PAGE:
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Fiction Gay


by (author) Christine Wunnicke

translated by David Miller

Arsenal Pulp Press
Initial publish date
Apr 2010
  • Paperback / softback

    Publish Date
    Apr 2010
    List Price

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Written in the language of the period, this vivid and utterly transfixing love story between two men is set in the nineteenth-century American Midwest. Douglas Fortescue is a successful poet in England who flees the country for America following an Oscar Wilde-like scandal insinuating sexual impropriety; Joshua Jenkyns is a feral young outlaw who was taught how to shoot a man at age six, and who, against the wishes of his father, teaches himself how to read, a skill that then unleashes a world of possibility beyond that which he knows. The two men meet when Joshua robs Douglas's carriage and takes him hostage; soon, a remarkable secret is revealed, and these two very different men grow closer, even as Douglas's brother tries to "save" him from his uncivilized surroundings.

Missouri was first published in Germany to wide acclaim. Now available in English for the first time, Missouri is destined to become a gay men's camp classic for its earnest, romantic reinterpretation of a time and place in American history traditionally closed off to gay readers.

About the authors

Christine Wunnicke lives in Munich, Germany. She has published four award-winning novels, a biography, translations, as well as both documentary and literary radio programmes. Missouri, first published in Germany in 2006, is her first book available in English.

Christine Wunnicke's profile page

David Miller is the Director of International Diplomacy and Global Ambassador of Inclusive Climate Action at C40 Cities Climate Leadership Group. He is responsible for supporting nearly 100 mayors of the world’s largest cities in their climate leadership and building a global movement for socially equitable action to mitigate and adapt to climate change. He served as Chair of C40 Cities from 2008 until 2010.

Miller was Mayor of Toronto from 2003 to 2010. Under his leadership, Toronto became widely admired internationally for its environmental leadership, economic strength, and social integration. He is a leading advocate for the creation of sustainable urban economies and a strong and forceful champion for the next generation of jobs through sustainability. Miller has held a variety of public and private positions and served as Future of Cities Global Fellow at the Polytechnic Institute of New York University from 2011 to 2014.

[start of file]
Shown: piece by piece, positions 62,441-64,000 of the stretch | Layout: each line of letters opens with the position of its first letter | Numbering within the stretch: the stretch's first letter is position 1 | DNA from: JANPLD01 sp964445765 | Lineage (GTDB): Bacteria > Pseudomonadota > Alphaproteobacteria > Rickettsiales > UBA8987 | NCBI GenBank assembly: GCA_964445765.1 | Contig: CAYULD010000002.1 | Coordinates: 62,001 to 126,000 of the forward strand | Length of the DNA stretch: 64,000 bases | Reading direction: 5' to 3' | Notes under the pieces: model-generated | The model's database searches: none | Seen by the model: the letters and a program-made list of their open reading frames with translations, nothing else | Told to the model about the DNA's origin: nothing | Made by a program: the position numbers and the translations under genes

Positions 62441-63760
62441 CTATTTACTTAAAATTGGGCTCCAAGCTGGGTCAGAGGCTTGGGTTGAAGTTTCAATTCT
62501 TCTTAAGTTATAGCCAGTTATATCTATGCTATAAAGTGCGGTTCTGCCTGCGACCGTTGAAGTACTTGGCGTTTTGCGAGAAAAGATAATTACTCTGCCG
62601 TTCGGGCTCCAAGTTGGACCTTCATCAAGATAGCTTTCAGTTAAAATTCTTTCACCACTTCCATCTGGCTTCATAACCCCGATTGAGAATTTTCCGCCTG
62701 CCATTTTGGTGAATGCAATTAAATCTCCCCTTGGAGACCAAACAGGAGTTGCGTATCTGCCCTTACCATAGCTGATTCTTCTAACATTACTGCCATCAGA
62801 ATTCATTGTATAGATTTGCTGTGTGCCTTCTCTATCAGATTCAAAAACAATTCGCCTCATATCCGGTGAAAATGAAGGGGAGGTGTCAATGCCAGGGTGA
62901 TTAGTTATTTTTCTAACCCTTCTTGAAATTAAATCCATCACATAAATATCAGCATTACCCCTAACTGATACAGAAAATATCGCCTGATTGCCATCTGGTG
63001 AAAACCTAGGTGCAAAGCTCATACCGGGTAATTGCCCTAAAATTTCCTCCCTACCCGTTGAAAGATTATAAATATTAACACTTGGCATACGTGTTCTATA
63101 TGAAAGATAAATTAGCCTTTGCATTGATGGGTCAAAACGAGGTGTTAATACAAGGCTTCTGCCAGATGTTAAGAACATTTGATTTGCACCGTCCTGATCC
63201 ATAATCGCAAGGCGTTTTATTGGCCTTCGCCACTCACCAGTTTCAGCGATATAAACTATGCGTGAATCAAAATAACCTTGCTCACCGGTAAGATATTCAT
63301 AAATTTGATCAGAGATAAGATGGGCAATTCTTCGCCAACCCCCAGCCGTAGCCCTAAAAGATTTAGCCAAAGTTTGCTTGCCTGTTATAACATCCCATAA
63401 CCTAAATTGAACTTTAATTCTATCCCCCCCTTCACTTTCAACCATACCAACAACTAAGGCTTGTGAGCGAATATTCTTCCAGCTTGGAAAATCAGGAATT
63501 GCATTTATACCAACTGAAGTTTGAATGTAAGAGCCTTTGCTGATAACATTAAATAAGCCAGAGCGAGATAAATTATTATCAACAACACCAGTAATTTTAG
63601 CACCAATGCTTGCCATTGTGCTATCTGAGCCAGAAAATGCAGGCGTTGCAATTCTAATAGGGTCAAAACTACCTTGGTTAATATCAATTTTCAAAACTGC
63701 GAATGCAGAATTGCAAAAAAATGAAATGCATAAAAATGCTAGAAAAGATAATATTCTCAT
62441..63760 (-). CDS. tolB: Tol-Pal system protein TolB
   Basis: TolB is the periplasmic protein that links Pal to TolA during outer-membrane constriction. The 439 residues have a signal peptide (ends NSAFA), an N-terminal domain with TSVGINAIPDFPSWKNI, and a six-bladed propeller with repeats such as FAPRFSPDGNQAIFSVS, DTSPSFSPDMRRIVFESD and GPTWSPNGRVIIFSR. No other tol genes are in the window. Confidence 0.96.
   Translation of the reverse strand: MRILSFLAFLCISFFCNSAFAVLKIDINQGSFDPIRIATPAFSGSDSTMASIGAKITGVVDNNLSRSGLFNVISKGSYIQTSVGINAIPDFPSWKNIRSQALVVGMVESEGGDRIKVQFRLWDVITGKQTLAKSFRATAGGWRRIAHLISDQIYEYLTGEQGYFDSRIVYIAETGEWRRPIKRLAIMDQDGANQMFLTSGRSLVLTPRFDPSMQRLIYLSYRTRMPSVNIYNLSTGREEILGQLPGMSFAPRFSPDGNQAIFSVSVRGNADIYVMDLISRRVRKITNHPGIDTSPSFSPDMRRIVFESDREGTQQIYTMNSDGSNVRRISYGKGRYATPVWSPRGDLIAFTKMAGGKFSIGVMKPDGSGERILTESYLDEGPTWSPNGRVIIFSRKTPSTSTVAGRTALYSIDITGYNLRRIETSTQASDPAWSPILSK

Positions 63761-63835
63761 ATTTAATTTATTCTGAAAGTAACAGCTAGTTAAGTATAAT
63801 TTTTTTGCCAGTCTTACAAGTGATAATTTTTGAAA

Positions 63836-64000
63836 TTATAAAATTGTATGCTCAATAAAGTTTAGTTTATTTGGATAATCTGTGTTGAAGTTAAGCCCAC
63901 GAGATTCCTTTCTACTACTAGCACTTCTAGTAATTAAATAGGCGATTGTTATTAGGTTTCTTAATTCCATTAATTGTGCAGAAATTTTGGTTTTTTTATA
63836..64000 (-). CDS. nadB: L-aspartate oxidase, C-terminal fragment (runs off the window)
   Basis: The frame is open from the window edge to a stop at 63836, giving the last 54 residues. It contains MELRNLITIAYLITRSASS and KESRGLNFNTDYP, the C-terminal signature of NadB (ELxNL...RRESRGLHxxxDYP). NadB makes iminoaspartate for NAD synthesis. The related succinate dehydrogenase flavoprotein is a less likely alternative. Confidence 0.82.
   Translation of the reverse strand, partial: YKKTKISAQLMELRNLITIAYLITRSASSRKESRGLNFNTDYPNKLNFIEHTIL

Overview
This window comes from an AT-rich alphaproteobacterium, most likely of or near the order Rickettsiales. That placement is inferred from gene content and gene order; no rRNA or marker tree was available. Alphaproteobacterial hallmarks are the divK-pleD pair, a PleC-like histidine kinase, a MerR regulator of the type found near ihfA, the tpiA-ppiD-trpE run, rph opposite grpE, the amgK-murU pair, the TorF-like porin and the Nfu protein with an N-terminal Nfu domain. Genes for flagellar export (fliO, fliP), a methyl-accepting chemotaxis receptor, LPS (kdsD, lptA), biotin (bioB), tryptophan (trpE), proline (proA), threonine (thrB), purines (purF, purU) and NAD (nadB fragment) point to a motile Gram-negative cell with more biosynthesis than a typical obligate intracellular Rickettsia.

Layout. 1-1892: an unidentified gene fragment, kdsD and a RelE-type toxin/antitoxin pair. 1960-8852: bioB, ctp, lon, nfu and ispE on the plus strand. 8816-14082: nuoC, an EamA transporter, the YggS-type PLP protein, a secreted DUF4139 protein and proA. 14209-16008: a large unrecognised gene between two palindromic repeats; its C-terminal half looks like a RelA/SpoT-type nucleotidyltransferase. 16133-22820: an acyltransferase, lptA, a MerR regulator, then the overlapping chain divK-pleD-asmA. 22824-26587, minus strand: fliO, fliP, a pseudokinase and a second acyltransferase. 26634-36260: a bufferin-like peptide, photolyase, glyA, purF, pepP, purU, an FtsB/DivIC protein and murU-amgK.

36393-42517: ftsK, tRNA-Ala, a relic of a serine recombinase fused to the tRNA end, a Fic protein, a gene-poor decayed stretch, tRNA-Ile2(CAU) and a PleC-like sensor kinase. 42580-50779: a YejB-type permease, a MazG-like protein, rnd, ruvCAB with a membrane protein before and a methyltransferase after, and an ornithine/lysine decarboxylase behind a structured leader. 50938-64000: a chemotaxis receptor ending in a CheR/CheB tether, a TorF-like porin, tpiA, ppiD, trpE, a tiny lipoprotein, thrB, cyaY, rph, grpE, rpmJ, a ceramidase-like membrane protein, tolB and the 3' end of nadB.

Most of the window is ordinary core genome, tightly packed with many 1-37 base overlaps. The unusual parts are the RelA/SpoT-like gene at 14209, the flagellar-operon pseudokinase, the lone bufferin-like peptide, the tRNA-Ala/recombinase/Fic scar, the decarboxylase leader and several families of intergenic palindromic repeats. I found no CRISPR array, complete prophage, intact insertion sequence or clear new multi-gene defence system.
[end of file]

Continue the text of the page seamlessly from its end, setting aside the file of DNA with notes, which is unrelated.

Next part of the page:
Miller is a Harvard-trained economist and professionally a lawyer.

David Miller's profile page

Editorial Reviews

The year is 1832 and young poet Douglas Fortescue is the talk of literary London. Across the Atlantic, Joshua Jenkyns has just committed his first murder at the age of six and has retrieved from his victim's coat pocket a copy of the collected works of Byron. This stark novella tells the tale of how their fates become intertwined. Why such a story should come from a German writer is anybody's guess but Wunnicke's imagined American west is as brutal a place as anything Larry McMurtry or Jim Jarmusch has ever created. The drama and singularity of these two characters take the reader to some unusual places and the book is a passionate tribute to the power of words.
?Sydney Morning Herald (Sydney, Australia)

Sydney Morning Herald

We loved it. With surprises around each turn of the plot, this beautiful love story shows two totally opposite and very memorable characters who grow more and more alike throughout their relationship. Chosen as one of the GLBTRT Over the Rainbow Project Top Eleven for 2011, Missouri will no doubt become another classic like Brokeback Mountain. -American Library Association GLBT Round Table

ALA GLBT Round Table

Douglas Fortescue is a vaunted British poet and aesthete forced to flee to mid-1800s America with his brother after an Oscar Wildean scandal; orphaned Joshua Jenkyns is a wild-lad outlaw terrorizing the Midwest while carrying in his saddlebags Fortescue's collections of poetry - enigmatic words that speak to the boy's unarticulated sexual longings. Wunnicke's depiction of their doomed love, beautifully bleak and emotionally astute, is a most uncommon gay romance.
?Richard Labonte, Book Marks

Book Marks

Beautifully translated.... The usual point of comparison with prose featuring cowboys is Brokeback Mountain, but Missouri is not really anything like the now infamous Annie Proulx story. Wunnicke's writing is just enough; each segment of her novel is sublimely considered and executed.


The original German text gets an impeccable translation by David Miller. Gay Times (UK)

Gay Times

What follows is a love story, but without a lot of the romantic trappings common to the genre; in particular, the two fellows' struggles with head lice are less romantic than comic, gross and ultimately very historically accurate. It may take a European to fully deconstruct the myth of lighting out for the West to find freedom, and this novel makes a good case for Wunnicke as that writer.
?Sacramento News & Review

Sacramento News & Review

Missouri blends Americans and Englishmen, guns and poetry, cowboys and aristocrats, creating a compelling work that's both entertaining and thought-provoking.
?Gay & Lesbian Review

Gay & Lesbian Review

Missouri is grand in its landscapes and romance. Plus, Wunnicke has come up with a queer pair of lovers who might make you quit Jack Twist and Ennis Del Mar.
?Uptown (Winnipeg)


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